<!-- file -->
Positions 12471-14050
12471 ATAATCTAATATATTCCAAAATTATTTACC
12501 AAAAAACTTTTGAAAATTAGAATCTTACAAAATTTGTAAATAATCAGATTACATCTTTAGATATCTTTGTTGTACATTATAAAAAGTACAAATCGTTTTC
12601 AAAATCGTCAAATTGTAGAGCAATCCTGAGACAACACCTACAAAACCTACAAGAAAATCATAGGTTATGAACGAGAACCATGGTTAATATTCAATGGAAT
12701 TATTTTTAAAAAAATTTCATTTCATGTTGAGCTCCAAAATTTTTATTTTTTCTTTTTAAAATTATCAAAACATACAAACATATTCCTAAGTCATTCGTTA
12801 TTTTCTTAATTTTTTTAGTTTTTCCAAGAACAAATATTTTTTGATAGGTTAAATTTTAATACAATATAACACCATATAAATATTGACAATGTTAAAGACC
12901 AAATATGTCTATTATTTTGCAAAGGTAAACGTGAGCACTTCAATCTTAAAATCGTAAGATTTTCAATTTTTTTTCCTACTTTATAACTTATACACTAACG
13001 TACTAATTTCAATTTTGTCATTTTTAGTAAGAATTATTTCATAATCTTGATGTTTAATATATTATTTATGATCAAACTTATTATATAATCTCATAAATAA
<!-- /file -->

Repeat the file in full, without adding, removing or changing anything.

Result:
Positions 12471-14050
12471 ATAATCTAATATATTCCAAAATTATTTACC
12501 AAAAAACTTTTGAAAATTAGAATCTTACAAAATTTGTAAATAATCAGATTACATCTTTAGATATCTTTGTTGTACATTATAAAAAGTACAAATCGTTTTC
12601 AAAATCGTCAAATTGTAGAGCAATCCTGAGACAACACCTACAAAACCTACAAGAAAATCATAGGTTATGAACGAGAACCATGGTTAATATTCAATGGAAT
12701 TATTTTTAAAAAAATTTCATTTCATGTTGAGCTCCAAAATTTTTATTTTTTCTTTTTAAAATTATCAAAACATACAAACATATTCCTAAGTCATTCGTTA
12801 TTTTCTTAATTTTTTTAGTTTTTCCAAGAACAAATATTTTTTGATAGGTTAAATTTTAATACAATATAACACCATATAAATATTGACAATGTTAAAGACC
12901 AAATATGTCTATTATTTTGCAAAGGTAAACGTGAGCACTTCAATCTTAAAATCGTAAGATTTTCAATTTTTTTTCCTACTTTATAACTTATACACTAACG
13001 TACTAATTTCAATTTTGTCATTTTTAGTAAGAATTATTTCATAATCTTGATGTTTAATATATTATTTATGATCAAACTTATTATATAATCTCATAAATAA